I wore flip-flops, but took along my four-inch blue shoes as I made my way out of my apartment. A couple was giggling when I came out to the entrance hall. I ignored them because they seemed like they had eyes for only each other. Is it bad that I have no idea who my neighbors are?
I walked into the elevator, which smelled like someone who had been smoking there a few minutes before. Eww.
I had goosebumps on my arms for some reason as I walked out of the elevator. The parking garage was quiet, nothing out of the ordinary. But I couldn’t help feeling afraid and sped-walked to my car, jumping in, driving out faster than I should have.
Reddy’s house was lit brightly from the distance. As I drove closer, I could see people through the glass walls. I made sure I parked without incident because cars were parked carelessly in the compound. Here goes.
“Emma.” I heard a male voice call me as I was about to press the doorbell on the front porch. It was the sound guy, one of the funny crew members.
“Hey, Jeremy, how are you?”
“I’m good, thanks,” he said, as he gave me an awkward hug. I was slightly taller because of my high heels, so hand placements were everywhere.
Jeremy only told jokes from afar, so coming close to me and then hugging me was a surprise. I didn’t show any sign of my surprise though. I appreciated his carefree attitude and didn’t want to lose that. I guess it was different when we were off set and we didn’t think about actors versus crew members. I’d always felt like we had different groups; the older actors, younger actors, the new actors, familiar actors, and the crew members. I wasn’t close to the other female actresses, except the older ones. They seemed too concerned about their appearances as opposed to the people around them, so I gave them their space and hung out with the guys who had many scenes with me, Reddy and Brian.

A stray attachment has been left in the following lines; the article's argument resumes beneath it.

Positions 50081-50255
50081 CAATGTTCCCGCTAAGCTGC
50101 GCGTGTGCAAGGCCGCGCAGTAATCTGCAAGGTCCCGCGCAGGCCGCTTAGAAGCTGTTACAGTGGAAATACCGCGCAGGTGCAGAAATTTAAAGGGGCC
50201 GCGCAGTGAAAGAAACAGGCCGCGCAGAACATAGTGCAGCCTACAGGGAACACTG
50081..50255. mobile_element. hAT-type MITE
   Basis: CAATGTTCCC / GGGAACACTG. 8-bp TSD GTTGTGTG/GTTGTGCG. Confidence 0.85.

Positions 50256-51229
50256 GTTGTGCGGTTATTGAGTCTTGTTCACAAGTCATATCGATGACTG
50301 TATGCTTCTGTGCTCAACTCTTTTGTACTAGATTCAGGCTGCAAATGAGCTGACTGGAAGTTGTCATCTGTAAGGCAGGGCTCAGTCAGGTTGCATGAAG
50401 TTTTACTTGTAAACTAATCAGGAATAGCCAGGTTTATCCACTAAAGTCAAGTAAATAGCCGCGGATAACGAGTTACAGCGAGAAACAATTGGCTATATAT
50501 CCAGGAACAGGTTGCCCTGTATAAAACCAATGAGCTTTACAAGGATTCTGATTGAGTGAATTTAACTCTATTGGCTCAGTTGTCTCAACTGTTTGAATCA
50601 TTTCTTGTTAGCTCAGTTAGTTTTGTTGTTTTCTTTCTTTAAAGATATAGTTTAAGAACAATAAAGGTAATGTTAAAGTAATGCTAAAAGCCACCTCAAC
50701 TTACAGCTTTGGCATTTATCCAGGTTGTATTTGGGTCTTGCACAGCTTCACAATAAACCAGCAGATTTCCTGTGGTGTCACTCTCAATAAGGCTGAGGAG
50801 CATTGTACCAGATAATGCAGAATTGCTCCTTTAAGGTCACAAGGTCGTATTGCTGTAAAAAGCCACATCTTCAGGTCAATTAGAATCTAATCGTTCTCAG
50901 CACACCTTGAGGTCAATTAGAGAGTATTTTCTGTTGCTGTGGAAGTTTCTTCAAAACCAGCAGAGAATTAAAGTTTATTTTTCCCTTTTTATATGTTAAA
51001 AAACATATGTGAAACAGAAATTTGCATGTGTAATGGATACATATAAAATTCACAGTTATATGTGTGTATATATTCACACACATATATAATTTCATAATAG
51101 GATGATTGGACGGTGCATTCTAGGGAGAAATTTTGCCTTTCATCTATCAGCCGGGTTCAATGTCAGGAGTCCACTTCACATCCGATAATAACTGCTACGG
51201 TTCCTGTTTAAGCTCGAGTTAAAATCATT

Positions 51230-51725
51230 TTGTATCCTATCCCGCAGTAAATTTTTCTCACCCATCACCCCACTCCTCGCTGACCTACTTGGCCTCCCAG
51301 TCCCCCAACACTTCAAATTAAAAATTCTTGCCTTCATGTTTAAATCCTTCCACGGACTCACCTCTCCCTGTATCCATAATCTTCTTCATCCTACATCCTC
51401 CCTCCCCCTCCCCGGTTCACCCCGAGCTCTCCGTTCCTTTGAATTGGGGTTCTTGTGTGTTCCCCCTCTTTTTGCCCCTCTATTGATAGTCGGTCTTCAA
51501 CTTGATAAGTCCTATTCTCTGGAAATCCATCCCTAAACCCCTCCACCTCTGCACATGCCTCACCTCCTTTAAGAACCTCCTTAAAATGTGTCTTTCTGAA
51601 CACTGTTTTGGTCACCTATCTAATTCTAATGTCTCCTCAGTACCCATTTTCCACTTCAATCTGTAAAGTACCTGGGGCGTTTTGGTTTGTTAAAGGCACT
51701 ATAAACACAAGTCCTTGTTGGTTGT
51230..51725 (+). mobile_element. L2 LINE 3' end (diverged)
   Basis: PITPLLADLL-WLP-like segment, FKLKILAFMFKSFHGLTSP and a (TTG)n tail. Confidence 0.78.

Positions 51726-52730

“The door is open, go on in. I came out to make a call because I couldn’t hear over the music,” he said to me, smiling shyly.
“Okay, thanks. See you later.” I opened the door.
Drinks were already held, eating had begun, and some people were swaying to the music. The beat of the music made the house so lively that I smiled to myself, happy that I’d come.
Someone touched my waist and I turned around to see Reddy grinning at me. His marvelous white, gap-toothed, wide smile, was so beautiful that I forgot to swat his hands from their resting place. This was the first thing I would do if someone held my waist, even before I saw who the person was. I hugged him and tried not to feel guilty.
“Thanks for inviting me,” I bent and said in his ear, since the music was too loud where we stood.
“You should actually thank Brian for the awesome idea,” he shouted, waving around the room. Then he took a step back and let his eyes wander from my head to my toe.
“You look tall,” he said, looking at my feet.
“I brought out the heels,” I shrugged.
“Well, I don’t mind looking up to you,” he winked.
“Urgh, Reddy, give me a break,” I rolled my eyes.